Tutorial :How advisable is not having a message loop in WinMain?


This may be the simplest win32 program ever ..

#include <windows.h>    int WINAPI WinMain(HINSTANCE hInst, HINSTANCE hPrev, LPSTR cmdLine, int show)  {      MessageBox(0, "Hello world..", "Salutations!", MB_OK);      return 0;  }  

.. which makes no calls whatsoever to the usual GetMessage() call. My question is this: if my program doesn't process any window messages, can the OS cope with that? I.e., does it cause memory leaks? Or some other resource that wouldn't be apparent unless I ran it 16K times?

In a broader sense, exactly how 'dependent' is Win32 on applications taking care of their messages? I would hope that when the compiler links the executable as a windows program, that the run-time would be capable of cleaning up any kind of message queue, be it emptied or not.


Just a technicality, but you do have a window, and you do have a message loop, just not in your code.

The call to MessageBox() creates a window (of class #32770) and runs a local message loop, not returning to your code till the message loop drops out, presumably when WM_NCDESTROY is sent. I think it's the same message loop that runs in response to DialogBox().

But you could substitute your call to MessageBox() with anything else that really doesn't create a message loop, and you'll still be fine. Windows doesn't care if you have a message loop, although some functionality (primarily UI related) is difficult or impossible to use without it. In fact, you don't have to link to user32 at all, and some apps that have no user interface don't.

Now if you create a window and don't process messages for it in some way, Windows XP and up will replace your window with a "ghost" window that has a white client area and Task Manager will tell the user that the application is not responding.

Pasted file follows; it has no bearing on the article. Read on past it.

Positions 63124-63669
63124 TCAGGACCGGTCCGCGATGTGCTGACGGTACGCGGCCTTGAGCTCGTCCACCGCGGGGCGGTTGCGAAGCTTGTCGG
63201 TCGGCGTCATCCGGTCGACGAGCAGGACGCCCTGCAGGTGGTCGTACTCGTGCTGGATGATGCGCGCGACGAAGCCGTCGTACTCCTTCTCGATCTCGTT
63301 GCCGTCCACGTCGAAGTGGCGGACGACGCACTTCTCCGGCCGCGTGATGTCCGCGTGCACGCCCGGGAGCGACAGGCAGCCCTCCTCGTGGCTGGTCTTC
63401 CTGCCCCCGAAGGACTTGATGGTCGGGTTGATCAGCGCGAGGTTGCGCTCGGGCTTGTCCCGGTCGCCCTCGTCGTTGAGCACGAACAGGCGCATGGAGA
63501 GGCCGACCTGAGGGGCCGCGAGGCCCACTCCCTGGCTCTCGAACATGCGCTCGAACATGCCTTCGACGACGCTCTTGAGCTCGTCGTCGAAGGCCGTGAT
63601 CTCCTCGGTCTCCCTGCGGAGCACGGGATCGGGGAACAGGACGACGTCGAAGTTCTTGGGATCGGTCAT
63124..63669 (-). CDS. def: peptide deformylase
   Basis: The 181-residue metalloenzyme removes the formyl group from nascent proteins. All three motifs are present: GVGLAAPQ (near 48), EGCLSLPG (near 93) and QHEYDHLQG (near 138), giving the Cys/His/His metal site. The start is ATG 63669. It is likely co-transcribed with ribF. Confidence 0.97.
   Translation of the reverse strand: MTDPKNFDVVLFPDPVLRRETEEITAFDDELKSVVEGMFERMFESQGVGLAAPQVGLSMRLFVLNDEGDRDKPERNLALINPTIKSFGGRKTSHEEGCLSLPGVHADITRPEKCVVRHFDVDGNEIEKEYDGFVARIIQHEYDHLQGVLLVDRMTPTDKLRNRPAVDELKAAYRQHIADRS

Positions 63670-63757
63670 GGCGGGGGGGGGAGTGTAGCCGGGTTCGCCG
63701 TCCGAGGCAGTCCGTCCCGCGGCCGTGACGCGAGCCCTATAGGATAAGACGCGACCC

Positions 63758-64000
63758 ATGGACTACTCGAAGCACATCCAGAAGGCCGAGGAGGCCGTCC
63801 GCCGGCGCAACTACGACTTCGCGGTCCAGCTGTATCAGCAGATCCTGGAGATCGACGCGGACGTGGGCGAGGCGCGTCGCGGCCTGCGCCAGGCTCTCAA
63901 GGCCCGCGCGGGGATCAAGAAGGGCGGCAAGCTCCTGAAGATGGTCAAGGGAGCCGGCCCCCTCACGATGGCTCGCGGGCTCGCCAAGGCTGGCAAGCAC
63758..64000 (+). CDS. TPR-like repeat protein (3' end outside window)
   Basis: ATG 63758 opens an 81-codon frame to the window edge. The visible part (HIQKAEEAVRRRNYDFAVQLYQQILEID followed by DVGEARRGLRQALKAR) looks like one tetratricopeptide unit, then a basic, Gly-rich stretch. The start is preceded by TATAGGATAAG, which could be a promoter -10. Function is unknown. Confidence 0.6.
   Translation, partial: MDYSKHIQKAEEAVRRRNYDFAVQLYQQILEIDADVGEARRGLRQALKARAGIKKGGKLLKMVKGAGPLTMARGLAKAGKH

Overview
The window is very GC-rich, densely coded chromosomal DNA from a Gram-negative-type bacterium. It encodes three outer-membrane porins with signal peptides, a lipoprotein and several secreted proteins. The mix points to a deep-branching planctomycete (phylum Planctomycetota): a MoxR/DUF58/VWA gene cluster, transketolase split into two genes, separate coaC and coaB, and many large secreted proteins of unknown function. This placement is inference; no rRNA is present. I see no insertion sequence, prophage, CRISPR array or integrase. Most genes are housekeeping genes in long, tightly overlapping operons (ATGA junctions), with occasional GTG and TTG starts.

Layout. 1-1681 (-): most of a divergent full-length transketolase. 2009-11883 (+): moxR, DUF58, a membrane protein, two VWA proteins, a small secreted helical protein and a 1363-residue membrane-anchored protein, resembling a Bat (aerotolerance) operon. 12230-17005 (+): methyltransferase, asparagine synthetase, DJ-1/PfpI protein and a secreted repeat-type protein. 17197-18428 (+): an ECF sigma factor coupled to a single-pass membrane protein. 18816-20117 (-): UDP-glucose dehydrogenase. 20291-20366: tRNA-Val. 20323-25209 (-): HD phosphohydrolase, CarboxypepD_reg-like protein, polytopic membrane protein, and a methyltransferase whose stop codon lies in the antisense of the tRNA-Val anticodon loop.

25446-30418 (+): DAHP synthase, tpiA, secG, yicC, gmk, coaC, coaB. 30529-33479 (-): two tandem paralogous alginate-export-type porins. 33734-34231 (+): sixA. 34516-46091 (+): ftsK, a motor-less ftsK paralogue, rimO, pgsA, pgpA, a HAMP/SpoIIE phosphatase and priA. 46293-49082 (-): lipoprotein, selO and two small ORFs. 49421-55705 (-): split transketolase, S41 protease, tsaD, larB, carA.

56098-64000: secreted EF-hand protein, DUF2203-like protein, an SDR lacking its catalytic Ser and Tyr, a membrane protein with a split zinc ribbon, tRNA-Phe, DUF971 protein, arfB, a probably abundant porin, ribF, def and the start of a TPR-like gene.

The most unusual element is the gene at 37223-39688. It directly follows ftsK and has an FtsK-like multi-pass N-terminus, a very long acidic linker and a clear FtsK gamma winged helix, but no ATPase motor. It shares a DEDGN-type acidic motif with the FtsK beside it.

Although it seems so at first, the message loop is not magic or a strictly required part of Windows boilerplate. It is highly ingrained as a standard in most Windows applications, though, because it's the best way to handle the dispatching of window messages. The "event-driven" nature of most Windows applications makes us forget sometimes that Windows applications were originally designed to be single-threaded, and in this model, it is code running within that single thread, not some unseen force within the operating system, that must make every function call within our code. The addition of multithreading changed that somewhat, but the basic model still remains the same.


A note about message queues:

As is mentioned elsewhere, a message queue is only created (and on a per-thread basis) when a window is created by that thread. Your example program, upon creating a message box, does create a message queue. But this queue need not be empty when your application exits. This queue is just a memory structure. It's a block of memory that can hold a certain number of message objects (specifying destination hWnd, message id, wParam, lParam, system time when message was posted, mouse position when message was posted, and some data that allows the derivation of keyboard and mouse button state when the message was posted), along with pointers to the head and tail of the queue (I assume it's a circular queue). When the application exits, this memory, like all memory belonging to the process, is summarily freed.

There are, of course, other things that must be cleaned up outside your process. The OS must keep a table of all existing windows, for example, along with the thread and process that created them. Of course, these are all cleaned up automatically as well.


Since you don't have a window, you don't need a message loop. In Win32 the messages are sent to windows, not to applications.


You do have a message loop - MessageBox is a modal dialog and therefore contains a message loop within.


You don't have to create windows. But still, there are some kind of messages, like


that you may need. So, a ghost window hanging around wouldn't be bad.


If you don't have a window, then that is fine, but if you do then you need to make sure that you pump messages for it. Otherwise the system can hang on broadcast messages waiting for you to respond. This is important for things like COM which create hidden windows for message processing. If your main thread does not pump messages (e.g., by calling WaitForSingleObject) then calls to your COM objects will not be processed, and any programs which send broadcasts will appear to hang.


I have read somewhere (and can't find the reference) is that Windows will create a message queue on demand. If you never call a function that looks for a message queue, one will never be created. And this occurs on a per-thread basis.

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